"Claire’s Law- Newborn Hearing Screening was signed into effect on July 1, 2008 by Governor Bredesen."

About: Claire (3)

Age Range: 3 to 5 years

Perspective: Student interview of parent

County: Davidson


Michelle and Matt have been married for 7 years. Michelle works in a Kindergarten classroom and Matt works at a high school. Their first child, Claire, was born in 2006 in Nashville. At birth there was no diagnosis of a disability, but at 4 months that all changed, and Claire was diagnosed with profound sensorineural hearing loss.

Matt was the one to first suspect Claire’s hearing problems. And one day, he blew a whistle from behind Claire, while she was sitting in her highchair in the kitchen; when she didn’t flinch they knew that something was wrong. When Claire was 4-months-old they went to the pediatrician to have a test done. It was determined that Claire had severe hearing loss in both ears and they were referred to the Vanderbilt Bill Wilkerson Center for more testing.

It was discovered there that Claire had been born congenitally deaf, and since a newborn hearing screening test was not required in Tennessee at the time of her birth, one had not been preformed on Claire at the hospital. It had gone unnoticed.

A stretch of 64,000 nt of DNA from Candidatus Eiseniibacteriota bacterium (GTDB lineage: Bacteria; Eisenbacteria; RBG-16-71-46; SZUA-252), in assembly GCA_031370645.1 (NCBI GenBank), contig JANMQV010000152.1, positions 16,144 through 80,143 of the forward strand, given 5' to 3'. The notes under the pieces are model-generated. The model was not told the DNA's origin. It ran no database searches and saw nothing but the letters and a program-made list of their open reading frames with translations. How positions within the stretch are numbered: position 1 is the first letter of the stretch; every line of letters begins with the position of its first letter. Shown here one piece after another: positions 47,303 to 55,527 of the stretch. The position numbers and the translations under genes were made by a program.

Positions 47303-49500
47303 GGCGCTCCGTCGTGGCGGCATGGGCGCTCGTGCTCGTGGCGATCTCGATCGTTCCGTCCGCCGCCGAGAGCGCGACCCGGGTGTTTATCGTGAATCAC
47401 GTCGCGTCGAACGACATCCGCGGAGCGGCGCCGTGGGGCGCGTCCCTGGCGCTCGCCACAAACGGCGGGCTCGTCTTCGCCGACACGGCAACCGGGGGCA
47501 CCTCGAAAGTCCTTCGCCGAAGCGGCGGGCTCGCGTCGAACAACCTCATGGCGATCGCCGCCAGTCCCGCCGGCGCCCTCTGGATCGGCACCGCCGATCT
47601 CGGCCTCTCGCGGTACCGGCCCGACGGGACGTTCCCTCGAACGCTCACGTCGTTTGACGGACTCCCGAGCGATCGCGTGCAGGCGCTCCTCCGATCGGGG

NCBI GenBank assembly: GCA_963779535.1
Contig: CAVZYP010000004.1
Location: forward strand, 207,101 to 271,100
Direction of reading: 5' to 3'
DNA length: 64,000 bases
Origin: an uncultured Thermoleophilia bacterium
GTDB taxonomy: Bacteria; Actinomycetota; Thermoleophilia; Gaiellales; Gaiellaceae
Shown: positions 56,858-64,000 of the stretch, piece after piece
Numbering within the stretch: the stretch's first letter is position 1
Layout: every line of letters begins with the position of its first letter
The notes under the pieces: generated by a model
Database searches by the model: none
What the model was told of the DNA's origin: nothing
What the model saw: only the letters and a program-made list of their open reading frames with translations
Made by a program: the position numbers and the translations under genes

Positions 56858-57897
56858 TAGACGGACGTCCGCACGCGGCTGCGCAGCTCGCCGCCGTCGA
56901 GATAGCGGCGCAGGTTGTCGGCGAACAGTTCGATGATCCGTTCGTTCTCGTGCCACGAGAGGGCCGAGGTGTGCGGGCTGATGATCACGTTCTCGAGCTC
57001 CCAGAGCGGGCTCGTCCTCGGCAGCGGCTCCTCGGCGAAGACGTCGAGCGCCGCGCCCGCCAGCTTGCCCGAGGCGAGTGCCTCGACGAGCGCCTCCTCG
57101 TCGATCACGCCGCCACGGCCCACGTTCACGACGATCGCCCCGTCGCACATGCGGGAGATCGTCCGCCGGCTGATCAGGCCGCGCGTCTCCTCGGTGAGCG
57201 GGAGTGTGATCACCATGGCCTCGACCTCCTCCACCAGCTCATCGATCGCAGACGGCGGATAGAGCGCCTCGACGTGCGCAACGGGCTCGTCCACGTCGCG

Soon after the diagnosis, the family decided to have genetic testing done in order to determine what had caused Claire’s hearing loss, since neither family had a history of deafness. It was revealed that Claire has a Connexin 26 and 30 genetic disorder. Both Michelle and Matt are recessive carriers and there is a 25% chance that any child they have will be deaf.

Michelle praised the Vanderbilt Bill Wilkerson Center for throughout the process of diagnosis and testing being an amazing resource and a great help in dealing with Claire’s deafness. At the Bill Wilkerson Center, Claire received cochlear implant surgeries.

Prior to her surgeries, Claire was fitted for hearing aids in both ears. She was required to wear these hearing aids for at least six months, by insurance company regulations, before cochlear implants could be considered as an option (this was before the 1 year age requirement for cochlear implantation). However, the hearing aids were not helpful for Claire because of the extent of the severity of her hearing loss; she needed more than just amplification to be able to hear.